Journal Article

Spatial farming systems diversity and micronutrient intakes of rural children in Ethiopia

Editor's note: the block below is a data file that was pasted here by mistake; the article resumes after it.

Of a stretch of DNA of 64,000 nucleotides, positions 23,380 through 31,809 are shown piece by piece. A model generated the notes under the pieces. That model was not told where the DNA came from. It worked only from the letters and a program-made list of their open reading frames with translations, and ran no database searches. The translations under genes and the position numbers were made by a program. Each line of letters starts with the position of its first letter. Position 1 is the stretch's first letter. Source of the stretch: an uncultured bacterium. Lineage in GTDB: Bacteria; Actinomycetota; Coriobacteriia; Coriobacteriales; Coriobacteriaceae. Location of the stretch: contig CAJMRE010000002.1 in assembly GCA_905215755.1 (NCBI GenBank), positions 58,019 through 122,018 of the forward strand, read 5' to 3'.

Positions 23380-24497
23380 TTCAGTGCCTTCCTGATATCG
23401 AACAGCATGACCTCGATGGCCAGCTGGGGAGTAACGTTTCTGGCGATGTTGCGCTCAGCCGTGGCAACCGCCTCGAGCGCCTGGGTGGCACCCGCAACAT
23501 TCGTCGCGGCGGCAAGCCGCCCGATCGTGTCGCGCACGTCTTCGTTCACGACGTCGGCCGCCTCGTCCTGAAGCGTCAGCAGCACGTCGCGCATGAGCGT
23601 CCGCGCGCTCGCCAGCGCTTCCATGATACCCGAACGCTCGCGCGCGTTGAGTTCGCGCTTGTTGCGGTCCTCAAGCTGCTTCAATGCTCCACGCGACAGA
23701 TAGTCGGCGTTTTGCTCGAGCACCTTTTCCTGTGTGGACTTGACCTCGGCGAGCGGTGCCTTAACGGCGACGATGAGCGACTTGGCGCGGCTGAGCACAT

Own production contributes much of the food supply in smallholder production sys-tems in low- and middle-income countries like Ethiopia. Understanding the potentialas well as constraints of these production systems in terms of nutrient supplies isthus a critical step to design interventions to improve nutrient intakes. The objectivesof this study were (1) to assess the usual total intakes of vitamin A, iron and zincamong rural children and (2) to investigate whether the intakes these nutrients areassociated with differences in the dominant farming systems between spatial clus-ters. Using nationally representative intake data of 4,902 children 6–35 months ofage, usual intake and the proportion of inadequate intakes of vitamin A, iron and zincwere calculated. A multi-level model was used to examine the association betweenindividual-level and cluster-level variables with the usual total dietary intakes of thesenutrients. The diet was dominated by starchy foods. Consumption of animal sourcefoods, vitamin A-rich fruits and vegetables was low. We found a high prevalence ofinadequate intake of vitamin A and zinc (85.4% and 49.5%, respectively). Relatively,low prevalence of inadequate intake of iron (8.4%) was reported. The spatial farmingsystems diversity across the rural clusters explained 48.2%, 57.2% and 26.7% of theobserved variation in the usual total dietary intakes of vitamin A, iron and zinc,respectively. Our findings indicated the importance of farming system diversity at thelandscape level as one of the determinant factors for individual usual total dietaryintakes of vitamin A, iron and zinc.